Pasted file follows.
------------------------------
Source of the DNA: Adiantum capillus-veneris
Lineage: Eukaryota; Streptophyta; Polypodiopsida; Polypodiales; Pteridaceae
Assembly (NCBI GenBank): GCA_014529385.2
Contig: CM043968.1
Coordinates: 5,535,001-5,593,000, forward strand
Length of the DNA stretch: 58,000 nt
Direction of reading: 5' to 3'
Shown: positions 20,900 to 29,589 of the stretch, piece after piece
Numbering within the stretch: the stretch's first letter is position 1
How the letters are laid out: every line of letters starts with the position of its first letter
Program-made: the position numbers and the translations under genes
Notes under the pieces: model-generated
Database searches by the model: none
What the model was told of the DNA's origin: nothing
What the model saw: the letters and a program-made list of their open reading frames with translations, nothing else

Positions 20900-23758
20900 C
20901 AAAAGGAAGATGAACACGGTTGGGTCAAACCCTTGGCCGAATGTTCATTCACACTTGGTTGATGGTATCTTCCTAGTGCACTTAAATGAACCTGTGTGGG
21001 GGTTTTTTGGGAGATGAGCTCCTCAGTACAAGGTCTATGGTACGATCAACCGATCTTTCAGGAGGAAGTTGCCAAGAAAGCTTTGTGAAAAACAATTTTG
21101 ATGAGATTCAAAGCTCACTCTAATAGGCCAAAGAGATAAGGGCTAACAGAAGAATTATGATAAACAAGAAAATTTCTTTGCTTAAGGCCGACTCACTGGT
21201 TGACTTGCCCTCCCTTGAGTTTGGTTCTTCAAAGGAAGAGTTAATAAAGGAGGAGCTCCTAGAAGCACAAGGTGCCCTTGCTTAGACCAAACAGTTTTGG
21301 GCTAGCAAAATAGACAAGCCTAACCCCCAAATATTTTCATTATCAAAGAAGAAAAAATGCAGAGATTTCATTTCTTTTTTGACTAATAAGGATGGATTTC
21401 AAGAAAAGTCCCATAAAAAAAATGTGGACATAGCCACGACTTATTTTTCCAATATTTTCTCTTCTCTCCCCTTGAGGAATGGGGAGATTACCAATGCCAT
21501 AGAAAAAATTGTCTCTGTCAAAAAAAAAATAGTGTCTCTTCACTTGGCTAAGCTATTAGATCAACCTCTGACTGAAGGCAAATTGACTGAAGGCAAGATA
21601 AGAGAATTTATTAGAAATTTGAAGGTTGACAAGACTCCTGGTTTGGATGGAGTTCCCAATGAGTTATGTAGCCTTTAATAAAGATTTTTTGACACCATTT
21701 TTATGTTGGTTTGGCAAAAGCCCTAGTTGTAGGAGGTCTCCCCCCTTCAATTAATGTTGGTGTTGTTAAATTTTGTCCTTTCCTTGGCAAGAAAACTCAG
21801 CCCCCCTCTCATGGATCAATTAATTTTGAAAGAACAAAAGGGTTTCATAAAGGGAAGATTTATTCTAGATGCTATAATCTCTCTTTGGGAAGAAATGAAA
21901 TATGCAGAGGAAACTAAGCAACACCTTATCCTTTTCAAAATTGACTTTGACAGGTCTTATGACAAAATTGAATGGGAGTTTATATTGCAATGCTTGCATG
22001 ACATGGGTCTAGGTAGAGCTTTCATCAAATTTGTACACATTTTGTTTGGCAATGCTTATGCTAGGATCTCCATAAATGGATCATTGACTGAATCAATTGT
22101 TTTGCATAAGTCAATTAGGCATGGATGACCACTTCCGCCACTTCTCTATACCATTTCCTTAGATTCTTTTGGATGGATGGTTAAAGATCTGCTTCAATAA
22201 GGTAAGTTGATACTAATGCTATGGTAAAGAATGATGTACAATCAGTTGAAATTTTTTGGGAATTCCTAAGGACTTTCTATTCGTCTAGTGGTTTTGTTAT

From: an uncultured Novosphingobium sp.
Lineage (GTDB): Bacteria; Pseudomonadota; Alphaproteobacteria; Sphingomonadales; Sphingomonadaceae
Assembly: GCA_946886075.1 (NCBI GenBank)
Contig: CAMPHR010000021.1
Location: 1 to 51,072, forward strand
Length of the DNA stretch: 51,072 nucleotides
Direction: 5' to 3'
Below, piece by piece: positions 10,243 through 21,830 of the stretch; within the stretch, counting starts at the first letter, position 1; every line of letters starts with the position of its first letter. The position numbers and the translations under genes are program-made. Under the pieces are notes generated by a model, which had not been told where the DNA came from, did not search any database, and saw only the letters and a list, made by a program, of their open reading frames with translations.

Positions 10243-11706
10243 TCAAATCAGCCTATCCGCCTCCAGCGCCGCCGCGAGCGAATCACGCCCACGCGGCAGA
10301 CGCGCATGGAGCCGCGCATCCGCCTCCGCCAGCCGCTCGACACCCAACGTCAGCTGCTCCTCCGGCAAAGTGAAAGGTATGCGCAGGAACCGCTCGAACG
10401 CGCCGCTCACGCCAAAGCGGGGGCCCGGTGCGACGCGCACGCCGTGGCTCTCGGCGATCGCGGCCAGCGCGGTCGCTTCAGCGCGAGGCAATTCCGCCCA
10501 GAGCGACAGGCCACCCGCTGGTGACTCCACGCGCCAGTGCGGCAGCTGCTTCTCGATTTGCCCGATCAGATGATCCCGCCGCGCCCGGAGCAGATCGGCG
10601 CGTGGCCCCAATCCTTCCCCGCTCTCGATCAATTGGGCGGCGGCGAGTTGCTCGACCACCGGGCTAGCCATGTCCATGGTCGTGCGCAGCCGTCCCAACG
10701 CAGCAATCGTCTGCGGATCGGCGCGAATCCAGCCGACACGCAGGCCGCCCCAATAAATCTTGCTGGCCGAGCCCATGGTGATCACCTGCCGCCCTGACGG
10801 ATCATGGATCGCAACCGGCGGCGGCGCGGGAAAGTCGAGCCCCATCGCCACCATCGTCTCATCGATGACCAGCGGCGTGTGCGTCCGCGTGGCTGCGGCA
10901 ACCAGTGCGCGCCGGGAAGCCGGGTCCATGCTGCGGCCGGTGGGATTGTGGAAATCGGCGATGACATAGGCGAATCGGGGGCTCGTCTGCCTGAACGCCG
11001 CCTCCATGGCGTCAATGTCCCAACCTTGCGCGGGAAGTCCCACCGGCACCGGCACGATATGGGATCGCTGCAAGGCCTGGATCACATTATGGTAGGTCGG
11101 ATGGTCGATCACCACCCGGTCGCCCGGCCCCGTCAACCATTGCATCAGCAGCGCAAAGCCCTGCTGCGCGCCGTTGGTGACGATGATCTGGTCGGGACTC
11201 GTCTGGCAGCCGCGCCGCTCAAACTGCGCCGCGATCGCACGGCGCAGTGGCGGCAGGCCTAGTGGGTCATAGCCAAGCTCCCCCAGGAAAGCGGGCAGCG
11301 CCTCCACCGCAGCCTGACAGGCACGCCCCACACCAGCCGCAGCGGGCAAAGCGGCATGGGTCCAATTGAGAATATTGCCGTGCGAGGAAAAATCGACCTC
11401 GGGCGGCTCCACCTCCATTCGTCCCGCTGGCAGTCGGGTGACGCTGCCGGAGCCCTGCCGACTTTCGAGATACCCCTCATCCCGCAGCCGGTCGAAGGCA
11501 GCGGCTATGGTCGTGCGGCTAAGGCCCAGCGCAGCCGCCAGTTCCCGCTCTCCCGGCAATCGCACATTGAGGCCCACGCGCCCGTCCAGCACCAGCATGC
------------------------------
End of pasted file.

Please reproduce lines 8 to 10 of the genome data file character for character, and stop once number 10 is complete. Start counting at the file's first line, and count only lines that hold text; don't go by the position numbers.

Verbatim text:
Shown: positions 20,900 to 29,589 of the stretch, piece after piece
Numbering within the stretch: the stretch's first letter is position 1
How the letters are laid out: every line of letters starts with the position of its first letter